In 1970, Xerox had assembled the world’s greatest computer engineers and programmers, and for the next ten years they had an unparalleled run of innovation and invention. If you were obsessed with the future in the seventies, you were obsessed with Xerox parc—which was why the young Steve Jobs had driven to Coyote Hill Road.
Today, Sun is dead, eaten whole by Oracle. But Java is bigger than ever, and the Star7 still rocks. This is a demo of the “Star7” a PDAish thing built by the Green Project at Sun Microsystems in 1991-1992. It was the device that “Java” was invented for.
On December 9, 1968 Douglas Engelbart held the first public demonstration of word processing, point-and-clicking, dragging-and-dropping, hypermedia and hyperlinking, cross-file editing, idea/outline processing, collaborative groupware, text messaging, onscreen real-time video teleconferencing, and a weird little device dubbed a “mouse”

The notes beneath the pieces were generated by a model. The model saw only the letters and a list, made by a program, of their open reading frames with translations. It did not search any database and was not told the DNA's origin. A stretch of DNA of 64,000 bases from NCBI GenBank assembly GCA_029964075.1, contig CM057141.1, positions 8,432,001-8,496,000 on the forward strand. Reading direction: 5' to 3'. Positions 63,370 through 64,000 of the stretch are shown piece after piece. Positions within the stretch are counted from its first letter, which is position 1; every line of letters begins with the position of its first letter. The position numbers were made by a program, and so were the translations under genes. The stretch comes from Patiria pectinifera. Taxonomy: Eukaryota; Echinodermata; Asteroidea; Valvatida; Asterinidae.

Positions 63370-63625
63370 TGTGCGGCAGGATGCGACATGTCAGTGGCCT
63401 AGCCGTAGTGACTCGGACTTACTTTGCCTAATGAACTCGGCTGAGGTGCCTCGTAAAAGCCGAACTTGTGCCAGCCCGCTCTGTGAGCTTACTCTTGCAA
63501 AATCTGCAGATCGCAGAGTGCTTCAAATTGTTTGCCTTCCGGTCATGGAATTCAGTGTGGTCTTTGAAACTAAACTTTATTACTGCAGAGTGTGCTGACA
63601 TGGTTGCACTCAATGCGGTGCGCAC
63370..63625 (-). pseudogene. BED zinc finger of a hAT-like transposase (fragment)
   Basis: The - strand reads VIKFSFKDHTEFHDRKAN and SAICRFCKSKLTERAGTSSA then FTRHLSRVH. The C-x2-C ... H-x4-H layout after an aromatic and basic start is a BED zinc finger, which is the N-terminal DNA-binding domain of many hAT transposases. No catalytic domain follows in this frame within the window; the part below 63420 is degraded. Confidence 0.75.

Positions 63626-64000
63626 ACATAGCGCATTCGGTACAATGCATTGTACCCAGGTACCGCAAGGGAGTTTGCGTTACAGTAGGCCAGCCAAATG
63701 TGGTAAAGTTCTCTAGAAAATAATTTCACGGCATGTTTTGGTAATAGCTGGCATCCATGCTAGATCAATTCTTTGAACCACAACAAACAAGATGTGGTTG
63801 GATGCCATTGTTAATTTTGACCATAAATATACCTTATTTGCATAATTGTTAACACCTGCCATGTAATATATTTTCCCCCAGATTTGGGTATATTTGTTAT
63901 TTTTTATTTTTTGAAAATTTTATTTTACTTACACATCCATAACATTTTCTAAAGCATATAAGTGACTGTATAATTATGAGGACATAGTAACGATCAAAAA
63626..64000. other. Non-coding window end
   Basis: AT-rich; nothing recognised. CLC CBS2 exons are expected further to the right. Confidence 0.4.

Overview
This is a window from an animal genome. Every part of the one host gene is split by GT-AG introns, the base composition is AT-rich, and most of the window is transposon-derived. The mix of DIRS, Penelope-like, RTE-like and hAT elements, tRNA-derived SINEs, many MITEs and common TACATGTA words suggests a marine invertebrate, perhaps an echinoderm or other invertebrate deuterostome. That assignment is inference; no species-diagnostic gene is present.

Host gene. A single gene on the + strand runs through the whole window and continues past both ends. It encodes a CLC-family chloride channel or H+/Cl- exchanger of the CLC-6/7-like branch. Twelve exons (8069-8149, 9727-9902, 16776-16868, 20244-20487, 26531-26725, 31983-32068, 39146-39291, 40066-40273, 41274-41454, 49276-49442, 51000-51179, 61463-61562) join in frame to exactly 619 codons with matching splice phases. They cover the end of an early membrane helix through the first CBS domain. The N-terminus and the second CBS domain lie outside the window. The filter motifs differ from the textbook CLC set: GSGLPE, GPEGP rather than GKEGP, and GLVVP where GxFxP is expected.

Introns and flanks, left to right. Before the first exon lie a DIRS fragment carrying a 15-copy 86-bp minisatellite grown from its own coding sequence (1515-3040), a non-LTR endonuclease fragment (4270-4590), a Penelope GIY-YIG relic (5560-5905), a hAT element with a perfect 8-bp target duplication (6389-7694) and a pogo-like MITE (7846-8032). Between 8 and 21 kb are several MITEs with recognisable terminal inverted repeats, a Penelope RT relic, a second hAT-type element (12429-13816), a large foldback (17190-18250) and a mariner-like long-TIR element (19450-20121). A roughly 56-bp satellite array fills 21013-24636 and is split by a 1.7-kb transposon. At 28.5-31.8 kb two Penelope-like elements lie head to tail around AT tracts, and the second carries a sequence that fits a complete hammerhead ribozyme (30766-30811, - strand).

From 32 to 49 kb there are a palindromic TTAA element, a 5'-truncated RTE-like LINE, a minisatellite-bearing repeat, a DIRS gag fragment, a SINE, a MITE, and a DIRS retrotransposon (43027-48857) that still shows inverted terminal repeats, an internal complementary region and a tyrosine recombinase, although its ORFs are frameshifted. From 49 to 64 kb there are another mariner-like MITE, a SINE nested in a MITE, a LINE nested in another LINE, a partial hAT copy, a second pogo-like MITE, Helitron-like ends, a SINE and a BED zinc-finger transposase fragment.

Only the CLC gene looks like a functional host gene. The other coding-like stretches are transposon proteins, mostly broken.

Passwords grew commonplace in the IT sector when it became possible for people to collaborate in a shared digital infrastructure. One of the first ‘real’ hackers in this context is probably Allan Scherr (*1940)
Like the invention of the wheel or the story of the doorknob, the password’s creation is shrouded in the mists of history. Romans used them. Shakespeare kicks off Hamlet with one — “Long live the King” — when Bernardo must prove he’s a loyal soldier of the King of Denmark. But where did the first […]
Sun’s Java is the hottest thing on the Web since Netscape. Maybe hotter. But for all the buzz, Java nearly became a business-school case study in how a good product fails. The inside story of bringing Java to the market.
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